Trump Admin to Ban Bump Stocks…But Do They Have the Authority?

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According to a story from CNN this week, the Trump administration intends to roll out a new regulation banning the sale or possession of so-called bump stocks – the rifle modification used by the Las Vegas mass shooter last year to make his semi-automatic guns fire at near-automatic speed. A bump stock ban has been in the works for several months, having been recommended by the Justice Department and taken under review by the Bureau of Alcohol, Tobacco, and Firearms. CNN reports that the administration will officially implement the rule in the coming days.

Under the regs, Americans who currently own bump stock modification devices will have 90 days to either destroy their accessories or turn them in to law enforcement.

“Bump stocks turn semiautomatic guns into illegal machine guns. This final rule sends a clear message: Illegal guns have no place in a law-and-order society, and we will continue to vigorously enforce the law to keep these illegal weapons off the street,” said a senior Justice Department official.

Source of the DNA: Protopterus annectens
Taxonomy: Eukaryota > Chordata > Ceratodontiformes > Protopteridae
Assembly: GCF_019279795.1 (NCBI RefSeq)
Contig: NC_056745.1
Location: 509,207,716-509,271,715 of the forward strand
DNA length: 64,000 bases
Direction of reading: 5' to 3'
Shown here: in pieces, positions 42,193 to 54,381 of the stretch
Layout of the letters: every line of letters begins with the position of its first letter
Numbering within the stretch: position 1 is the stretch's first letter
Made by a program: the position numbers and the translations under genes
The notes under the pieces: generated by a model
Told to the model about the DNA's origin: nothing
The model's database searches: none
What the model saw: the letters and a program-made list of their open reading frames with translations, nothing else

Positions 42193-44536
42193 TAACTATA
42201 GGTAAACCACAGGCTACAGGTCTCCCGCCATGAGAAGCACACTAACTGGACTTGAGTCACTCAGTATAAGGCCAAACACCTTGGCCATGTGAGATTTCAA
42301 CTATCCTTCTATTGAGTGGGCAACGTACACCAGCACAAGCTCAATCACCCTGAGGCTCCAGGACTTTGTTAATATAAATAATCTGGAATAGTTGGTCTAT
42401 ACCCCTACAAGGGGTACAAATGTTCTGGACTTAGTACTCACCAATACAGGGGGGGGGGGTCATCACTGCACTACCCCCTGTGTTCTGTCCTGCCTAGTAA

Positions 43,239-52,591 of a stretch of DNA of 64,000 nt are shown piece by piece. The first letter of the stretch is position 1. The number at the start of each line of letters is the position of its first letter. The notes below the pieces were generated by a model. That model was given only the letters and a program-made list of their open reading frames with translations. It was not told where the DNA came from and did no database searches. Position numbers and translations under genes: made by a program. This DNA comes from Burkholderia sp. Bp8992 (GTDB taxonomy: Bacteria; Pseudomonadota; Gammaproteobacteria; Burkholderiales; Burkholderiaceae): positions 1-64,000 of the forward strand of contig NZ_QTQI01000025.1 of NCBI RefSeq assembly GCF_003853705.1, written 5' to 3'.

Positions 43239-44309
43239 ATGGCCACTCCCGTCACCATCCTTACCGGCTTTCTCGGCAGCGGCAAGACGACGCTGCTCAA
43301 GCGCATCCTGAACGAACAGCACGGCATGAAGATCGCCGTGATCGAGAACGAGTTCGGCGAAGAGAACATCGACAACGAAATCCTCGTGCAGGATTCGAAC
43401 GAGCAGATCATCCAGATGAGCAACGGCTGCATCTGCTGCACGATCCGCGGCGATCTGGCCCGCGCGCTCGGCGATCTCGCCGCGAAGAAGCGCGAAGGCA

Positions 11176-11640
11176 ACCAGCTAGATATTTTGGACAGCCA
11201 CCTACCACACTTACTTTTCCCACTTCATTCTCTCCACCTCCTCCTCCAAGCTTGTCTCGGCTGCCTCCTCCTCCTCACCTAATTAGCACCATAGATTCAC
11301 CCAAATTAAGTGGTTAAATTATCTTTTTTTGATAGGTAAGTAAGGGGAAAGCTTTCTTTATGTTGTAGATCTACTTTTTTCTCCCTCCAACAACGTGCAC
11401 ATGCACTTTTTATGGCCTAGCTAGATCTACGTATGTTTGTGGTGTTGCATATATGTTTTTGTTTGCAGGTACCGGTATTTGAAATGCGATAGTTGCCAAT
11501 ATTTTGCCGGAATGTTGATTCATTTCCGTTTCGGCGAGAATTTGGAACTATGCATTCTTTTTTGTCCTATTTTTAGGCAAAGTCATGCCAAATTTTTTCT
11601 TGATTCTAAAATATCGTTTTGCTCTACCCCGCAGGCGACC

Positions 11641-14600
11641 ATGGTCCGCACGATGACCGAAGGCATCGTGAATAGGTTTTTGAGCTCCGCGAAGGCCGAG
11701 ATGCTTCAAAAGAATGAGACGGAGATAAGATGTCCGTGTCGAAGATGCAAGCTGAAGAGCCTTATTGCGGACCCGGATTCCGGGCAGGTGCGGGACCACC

The question is twofold: One, is what that DOJ official is saying actually true? And two, does the administration have the legal right to ban a firearm accessory like bump stocks without going through the legislature?

On the first point, the answer is clearly no. Bump stocks do cause a semi-automatic rifle to behave more like a machine gun in terms of rounds per second, but you cannot honestly say it “turns” an AR-15 into an M-16. Rather, it takes advantage of the semi-automatic firing mechanism itself to improve the speed of firing. We can argue whether or not such a modification should be legal, but the fact remains that it IS legal. And the executive branch cannot simply make it illegal without passing new legislation.

By going this route, the Trump administration is sure to anger people on both sides of the debate. For those who want to see the federal government take a hands-off approach to gun regulation, this sets a terrible precedent of the ATF going around specifically-worded legislation forbidding automatic firearms while permitting semi-automatic weapons. For those who want to see bump stocks banned, this regulation is unlikely to do the trick. It will surely be challenged in court before long, and it’s difficult to see how any judge can allow the rule to stand. The executive branch simply isn’t constitutionally permitted to change the law in this way.

If the White House wants to ban bump stocks, it needs to push Congress to pass a bill. Doing it this way is a no-go.